less is the default pager for many Linux distributions with features including searching, text formatting, and color support.
In this tutorial, we’ll learn how to customize and add syntax highlighting to less. We’ll begin by going over ways to use less in combination with external commands. After that, we’ll discuss two methods of adding syntax highlighting to less.
2. Piping External Commands to less
Since less doesn’t provide built-in syntax highlighting, we may need to use an external command with less to achieve this. In this section, we’ll learn how to add color to less using a secondary program. Then, we’ll see how to persist these changes.
2.1. Adding Color With External Program
We can use an external command with less by piping its result to the pager.
Let’s try this out using grep:
$ grep -P 'alias|$' --color=always ~/.bashrc | less -R
In this example, we use grep with -P ‘alias|$’ to output the file with alias highlighted. Next, we ensure grep keeps its color when piped using –color=always.
Finally, we pipe the result to less, using -R to ensure that ANSI color escape sequences are displayed correctly.
Notably, the result includes color:
In summary, less now shows the ~/.bashrc file with alias highlighted. So, although less itself doesn’t highlight, it can support and interpret the respective highlight commands.
2.2. Automatically Running External Command With less
To run our grep command automatically with less, we add LESSOPEN and LESS to our environment:
$ cat ~/.bashrc
export LESSOPEN="| grep -P 'alias|$' --color=always %s"
To automatically set an environment variable, we can add it with export in our ~/.bashrc. Let’s break down the input preprocessor variable, LESSOPEN:
- |: pipes the output of the command to less directly without using an intermediary file
- grep -P ‘alias|$’ –color=always: command being piped to less
- %s: the input file
After that, we set LESS=’-R’, configuring less to always use the -R option in this context.
Now that we’ve set our environment variables, any time we call less with a file, it automatically highlights the word alias.
3. Syntax Highlighting Using pygments
pygments is a Python package that automatically detects and highlights syntax for over 570 programming languages and text formats.
In this section, we’ll install pygments and then learn how to use it to add syntax highlighting to less.
Before we can use pygments, let’s ensure it’s installed.
So, let’s begin by installing pygments with apt:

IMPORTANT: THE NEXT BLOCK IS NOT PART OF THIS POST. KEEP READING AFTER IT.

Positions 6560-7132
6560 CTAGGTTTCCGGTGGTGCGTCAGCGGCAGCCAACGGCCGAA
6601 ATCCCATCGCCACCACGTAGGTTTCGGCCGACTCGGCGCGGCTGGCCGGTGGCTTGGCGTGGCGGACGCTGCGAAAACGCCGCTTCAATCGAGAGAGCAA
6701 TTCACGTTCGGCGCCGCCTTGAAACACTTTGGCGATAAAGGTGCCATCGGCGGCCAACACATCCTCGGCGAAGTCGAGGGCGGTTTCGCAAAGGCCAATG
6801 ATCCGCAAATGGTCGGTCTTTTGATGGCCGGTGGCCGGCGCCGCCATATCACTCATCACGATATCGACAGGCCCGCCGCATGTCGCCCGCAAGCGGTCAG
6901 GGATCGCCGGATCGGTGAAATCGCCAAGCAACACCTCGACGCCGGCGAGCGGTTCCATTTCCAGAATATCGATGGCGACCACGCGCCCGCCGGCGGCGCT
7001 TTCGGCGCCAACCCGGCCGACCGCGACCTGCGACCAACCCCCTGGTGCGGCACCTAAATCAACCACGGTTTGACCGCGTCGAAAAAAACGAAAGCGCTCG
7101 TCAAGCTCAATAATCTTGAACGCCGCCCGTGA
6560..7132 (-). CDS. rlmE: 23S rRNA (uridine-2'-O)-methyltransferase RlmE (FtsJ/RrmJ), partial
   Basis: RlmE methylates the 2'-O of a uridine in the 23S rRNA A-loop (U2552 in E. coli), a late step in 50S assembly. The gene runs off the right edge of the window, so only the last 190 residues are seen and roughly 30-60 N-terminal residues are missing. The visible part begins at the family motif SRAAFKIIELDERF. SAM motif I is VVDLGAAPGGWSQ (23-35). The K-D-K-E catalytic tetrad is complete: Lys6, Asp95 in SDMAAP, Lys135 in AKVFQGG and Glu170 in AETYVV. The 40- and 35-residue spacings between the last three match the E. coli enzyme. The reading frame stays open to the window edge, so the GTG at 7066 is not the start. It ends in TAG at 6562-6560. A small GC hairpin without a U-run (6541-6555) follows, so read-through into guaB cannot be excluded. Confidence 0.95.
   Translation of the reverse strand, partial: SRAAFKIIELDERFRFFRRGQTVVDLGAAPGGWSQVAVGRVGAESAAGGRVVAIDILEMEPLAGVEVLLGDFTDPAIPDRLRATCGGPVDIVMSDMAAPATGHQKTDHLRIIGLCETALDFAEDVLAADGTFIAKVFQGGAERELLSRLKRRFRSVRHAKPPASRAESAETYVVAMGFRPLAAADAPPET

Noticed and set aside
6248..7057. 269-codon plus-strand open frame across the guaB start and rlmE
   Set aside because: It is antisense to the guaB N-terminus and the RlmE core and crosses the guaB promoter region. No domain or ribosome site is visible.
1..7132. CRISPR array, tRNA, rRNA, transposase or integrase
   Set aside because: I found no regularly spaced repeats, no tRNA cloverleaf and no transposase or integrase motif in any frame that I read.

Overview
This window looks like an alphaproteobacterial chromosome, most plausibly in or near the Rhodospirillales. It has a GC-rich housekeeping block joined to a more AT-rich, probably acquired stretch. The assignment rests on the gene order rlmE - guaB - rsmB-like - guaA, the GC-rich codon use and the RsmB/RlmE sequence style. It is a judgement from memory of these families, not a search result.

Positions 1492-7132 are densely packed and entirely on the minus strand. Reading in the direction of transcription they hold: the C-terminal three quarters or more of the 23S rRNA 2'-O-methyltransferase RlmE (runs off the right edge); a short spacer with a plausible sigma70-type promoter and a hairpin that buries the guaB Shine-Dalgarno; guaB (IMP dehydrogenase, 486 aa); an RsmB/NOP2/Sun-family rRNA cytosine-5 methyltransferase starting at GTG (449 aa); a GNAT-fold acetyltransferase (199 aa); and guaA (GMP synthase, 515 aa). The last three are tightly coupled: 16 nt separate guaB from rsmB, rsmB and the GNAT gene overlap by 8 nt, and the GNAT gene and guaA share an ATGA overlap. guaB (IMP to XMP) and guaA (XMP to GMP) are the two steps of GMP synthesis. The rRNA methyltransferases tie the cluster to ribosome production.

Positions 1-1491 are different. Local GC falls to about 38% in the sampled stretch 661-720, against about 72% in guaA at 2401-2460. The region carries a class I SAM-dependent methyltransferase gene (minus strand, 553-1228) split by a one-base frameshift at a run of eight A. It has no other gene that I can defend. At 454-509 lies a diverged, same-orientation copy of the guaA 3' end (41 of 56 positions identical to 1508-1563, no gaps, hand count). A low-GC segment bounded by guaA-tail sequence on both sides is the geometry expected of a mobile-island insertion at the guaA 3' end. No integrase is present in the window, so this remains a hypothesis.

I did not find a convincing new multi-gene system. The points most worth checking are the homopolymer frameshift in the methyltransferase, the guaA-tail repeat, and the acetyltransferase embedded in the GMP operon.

$ sudo apt install python3-pygments
In this case, to install a package, we use the apt install command. Since pygments is a Python3 package, its package name is python3-pygments.
Alternatively, pygments can be installed using pip.
3.2. Syntax Highlighting
Once installed, we can automatically detect and highlight according to a given syntax with the pygmentize command:
$ pygmentize -g ~/.bashrc
In this example, we use pygmentize to output our ~/.bashrc file in the terminal with syntax highlighting. Additionally, we use the -g flag with pygmentize to automatically detect the syntax to use. This can be inferred from a number of hints, including the file extension.
To use this command with less, we set LESSOPEN as we did earlier:
$ cat ~/.bashrc
export LESSOPEN="|pygmentize -g %s"
After we set LESSOPEN, less highlights the syntax of files using pygmentize.
4. Syntax Highlighting Using bat
In this section, we’ll install bat and then learn how to use it to add syntax highlighting to less.
We begin by installing bat using apt:
$ sudo apt install bat
We can alternatively install bat from its sources.
4.2. Syntax Highlighting
After installing it, we can use bat to highlight the syntax of a file with less:
$ bat --paging=always --pager=less ~/.bashrc
We use bat with –paging=always to view the output of bat with a pager, then specify the pager as less with –pager.
As expected, we get the result in a formatted output with the respective highlighting along with line numbers:
bat adds additional formatting, including line numbers and headers. However, these can be disabled using the –style=plain option.
Moreover, we can also do the reverse – configure less to use bat automatically:
$ cat ~/.bashrc
LESSOPEN='|bat --paging=never --color=always %s'
In this example, we set –paging=never, preventing bat from opening in a pager. Then, we use –color=always, ensuring bat pipes to less with color.
Now, less automatically highlights the syntax of files with bat.
In this article, we learned how to add syntax highlighting to less using two different commands.
First, we went over ways to colorize less with an external command and then automatically with LESSOPEN. Then, we saw how to use pygmentize and then bat to add syntax highlighting to less.